The Royal Delegation in the Principality of Catalonia of the Sacred and Military Constantinian Order of St. George requested HE The Duchess of Cardona (G. of E.), through its Delegate, HE D. Francesc-Xavier Montesa, who accepted the appointment of Patron of the Delegation, in attention to the unique connection of the Ducal House with the Principality of Catalonia.
This request, accepted by the Duchess of Cardona, was presented to her in the Chapter Room of the Metropolitan Cathedral of Barcelona at the end of the Ceremony of Investiture of new members of the Order, in which the Duchess herself swore and received the badge as new member of the Sacred Militia.
The Delegate of the Order in Catalonia, in his brief speech, recalled the importance of the Ducal House in the History of the Principality of Catalonia. The Duchess of Cardona, accepted the honorific title of protector, and noted her joy at having been able to join the Order, in Barcelona, especially in this time of serious political difficulties in the old Principality.
They were present at the ceremony HRH The Duke of Calabria, Grand Master; HRH The Princess Dª Christina of the Two Sicilies, Great Chancellor; HG The Duke of Hornachuelos, President of the Royal Commission for Spain; HRH The Prince Charles Emmanuel of Bourbon-Parme, President of the Royal Commission for France; HE D. Amadeo-Martín Rey y Cabieses, Vice-Grand Auditor; the Mst. Il. Mr. Daniel Aznar y Martínez-Albacar, Secretary of the Royal Commission for Spain; the Mst. Il. Mr. Carlos de Corbera y Tobeña, Secretary of the Delegation of Aragon; and the Mst. Il. Mr. D. Joan Parent i Margarit, member of the Governing Council of the Delegation of Catalonia.
Doña Casilda-Ghisla Guerrero-Burgos y Fernández de Córdoba, XXI Duchess of Cardona and Grandee of Spain, succeeded her mother in the title in 1998. Her father, Mr. Antonio Guerrero Burgos, Duke consort of Cardona, was Bailiff Grad Cross of Justice of the Sacred Militia, he was decorated with the Collar, and was Head of the House of the Infant Don Alfonso, Duke of Calabria and Grand Master.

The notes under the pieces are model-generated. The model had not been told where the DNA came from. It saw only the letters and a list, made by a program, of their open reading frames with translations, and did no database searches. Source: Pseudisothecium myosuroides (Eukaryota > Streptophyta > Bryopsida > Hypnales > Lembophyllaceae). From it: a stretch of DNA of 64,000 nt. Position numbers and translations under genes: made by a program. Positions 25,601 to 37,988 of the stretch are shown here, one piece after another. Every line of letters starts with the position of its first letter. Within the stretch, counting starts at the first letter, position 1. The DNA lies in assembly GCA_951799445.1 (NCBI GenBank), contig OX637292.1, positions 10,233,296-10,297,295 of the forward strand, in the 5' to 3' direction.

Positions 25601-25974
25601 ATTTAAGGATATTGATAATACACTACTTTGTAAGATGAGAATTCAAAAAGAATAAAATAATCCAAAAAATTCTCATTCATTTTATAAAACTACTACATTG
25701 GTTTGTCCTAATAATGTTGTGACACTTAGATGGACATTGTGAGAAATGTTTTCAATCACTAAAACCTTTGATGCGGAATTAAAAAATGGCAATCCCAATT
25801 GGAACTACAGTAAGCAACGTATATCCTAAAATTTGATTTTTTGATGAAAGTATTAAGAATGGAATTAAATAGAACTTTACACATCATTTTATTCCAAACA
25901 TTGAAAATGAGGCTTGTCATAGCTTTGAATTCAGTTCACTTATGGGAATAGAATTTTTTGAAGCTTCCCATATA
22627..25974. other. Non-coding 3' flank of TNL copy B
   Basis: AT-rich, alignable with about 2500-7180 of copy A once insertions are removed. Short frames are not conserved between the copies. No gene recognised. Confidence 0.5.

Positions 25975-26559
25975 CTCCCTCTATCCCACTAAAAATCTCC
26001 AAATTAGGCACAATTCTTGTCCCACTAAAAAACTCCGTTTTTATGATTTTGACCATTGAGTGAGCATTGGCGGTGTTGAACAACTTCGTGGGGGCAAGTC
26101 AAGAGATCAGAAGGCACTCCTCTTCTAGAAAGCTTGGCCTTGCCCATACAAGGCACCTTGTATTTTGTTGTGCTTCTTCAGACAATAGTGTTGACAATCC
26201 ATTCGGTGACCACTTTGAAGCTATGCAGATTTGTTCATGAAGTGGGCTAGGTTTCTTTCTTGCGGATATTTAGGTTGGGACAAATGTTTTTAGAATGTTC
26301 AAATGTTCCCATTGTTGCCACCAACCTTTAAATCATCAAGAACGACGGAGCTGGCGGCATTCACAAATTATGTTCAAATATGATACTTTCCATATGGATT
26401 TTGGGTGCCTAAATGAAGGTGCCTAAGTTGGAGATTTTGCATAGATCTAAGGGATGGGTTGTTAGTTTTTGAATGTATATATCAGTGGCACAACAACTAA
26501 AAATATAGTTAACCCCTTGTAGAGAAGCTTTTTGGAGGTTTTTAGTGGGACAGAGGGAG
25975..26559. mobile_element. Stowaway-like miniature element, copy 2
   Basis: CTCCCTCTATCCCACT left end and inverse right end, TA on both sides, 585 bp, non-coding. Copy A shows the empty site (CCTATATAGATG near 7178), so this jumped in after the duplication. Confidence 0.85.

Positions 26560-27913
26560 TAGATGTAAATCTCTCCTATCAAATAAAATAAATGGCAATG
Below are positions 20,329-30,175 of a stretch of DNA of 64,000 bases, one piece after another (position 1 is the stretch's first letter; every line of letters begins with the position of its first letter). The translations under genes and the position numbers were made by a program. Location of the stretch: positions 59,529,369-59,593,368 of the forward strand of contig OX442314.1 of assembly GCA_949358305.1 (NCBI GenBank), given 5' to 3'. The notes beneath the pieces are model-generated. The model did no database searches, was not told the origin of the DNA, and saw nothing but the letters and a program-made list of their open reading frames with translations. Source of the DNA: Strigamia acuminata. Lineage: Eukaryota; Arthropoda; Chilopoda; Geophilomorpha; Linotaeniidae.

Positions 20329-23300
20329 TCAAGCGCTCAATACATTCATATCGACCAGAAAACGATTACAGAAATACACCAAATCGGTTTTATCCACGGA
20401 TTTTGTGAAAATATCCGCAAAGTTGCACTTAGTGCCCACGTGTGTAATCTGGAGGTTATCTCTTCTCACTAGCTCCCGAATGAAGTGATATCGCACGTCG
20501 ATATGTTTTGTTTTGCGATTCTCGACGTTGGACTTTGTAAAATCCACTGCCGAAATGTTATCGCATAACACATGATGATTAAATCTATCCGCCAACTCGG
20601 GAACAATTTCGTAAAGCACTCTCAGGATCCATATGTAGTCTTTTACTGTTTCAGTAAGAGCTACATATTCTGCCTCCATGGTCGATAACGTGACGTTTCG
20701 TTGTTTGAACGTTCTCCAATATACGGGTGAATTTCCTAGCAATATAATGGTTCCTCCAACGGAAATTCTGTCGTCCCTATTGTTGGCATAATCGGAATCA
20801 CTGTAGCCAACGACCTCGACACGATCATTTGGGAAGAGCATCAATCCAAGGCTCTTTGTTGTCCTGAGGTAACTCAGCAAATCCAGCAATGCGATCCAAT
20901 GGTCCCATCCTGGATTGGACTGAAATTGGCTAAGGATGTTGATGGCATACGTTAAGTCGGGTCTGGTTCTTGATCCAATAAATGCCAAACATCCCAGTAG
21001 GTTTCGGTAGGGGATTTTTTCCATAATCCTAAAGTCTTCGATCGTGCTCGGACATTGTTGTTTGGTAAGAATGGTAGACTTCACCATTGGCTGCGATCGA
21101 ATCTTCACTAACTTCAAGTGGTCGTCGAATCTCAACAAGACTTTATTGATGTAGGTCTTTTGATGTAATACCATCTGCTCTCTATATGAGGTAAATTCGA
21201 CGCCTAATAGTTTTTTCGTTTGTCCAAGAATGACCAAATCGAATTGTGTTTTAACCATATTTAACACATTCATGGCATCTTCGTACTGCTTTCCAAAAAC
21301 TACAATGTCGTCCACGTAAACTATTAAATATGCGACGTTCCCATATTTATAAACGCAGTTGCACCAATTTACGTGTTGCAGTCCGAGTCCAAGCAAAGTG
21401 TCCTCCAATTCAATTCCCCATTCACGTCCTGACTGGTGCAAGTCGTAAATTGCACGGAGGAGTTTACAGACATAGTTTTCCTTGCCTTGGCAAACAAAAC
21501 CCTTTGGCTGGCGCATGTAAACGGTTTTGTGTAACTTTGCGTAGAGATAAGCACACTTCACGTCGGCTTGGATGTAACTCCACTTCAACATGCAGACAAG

The House of Cardona goes back to the early Middle Ages. The first members of the lineage were the viscounts of Osona, in the ninth century. From 1082, the Cardona used the title of viscounts of his name. In 1375 the king Don Peter IV of Aragon called “the Ceremonious” elevated the viscount to earldom. Later, in 1491, Ferdinand the Catholic created his relative Joan-Ramon Folch of Cardona, I Duke of Cardona. The Duchy remained in the original lineage until in the sixteenth century it passed to a minor branch of the Royal House of Aragon, the Counts of Ampurias and Dukes of Segorbe (1564), where it remained until to the Fernández de Córdoba (1608), Marqueses of Comares, although these preserved the patronymic “Aragon and Folch de Cardona” while the title remained in its lineage (1608-1697). At that time the heritage of the Ducal House had the 6% of the land in Catalonia. In 1697 the title, together with the House’s heritage, went to the Ducal House of Medinaceli and remained there until, in 1950. It was granted to the XX Duchess of Cardona, being again separated and exempt from others as an own title (returning to the situation prior to 1564). For being one of the oldest lineages of the Principality and the first (and for a long time only) Duchy in Catalonia, the Dukes of Cardona were primate of the Nobility of Catalonia and Presidents of the Lords Chamber in the Cortes, also enjoying a particular rank between the princes of the Royal House (to which they belonged from 1564) and the other Grandees of Spain.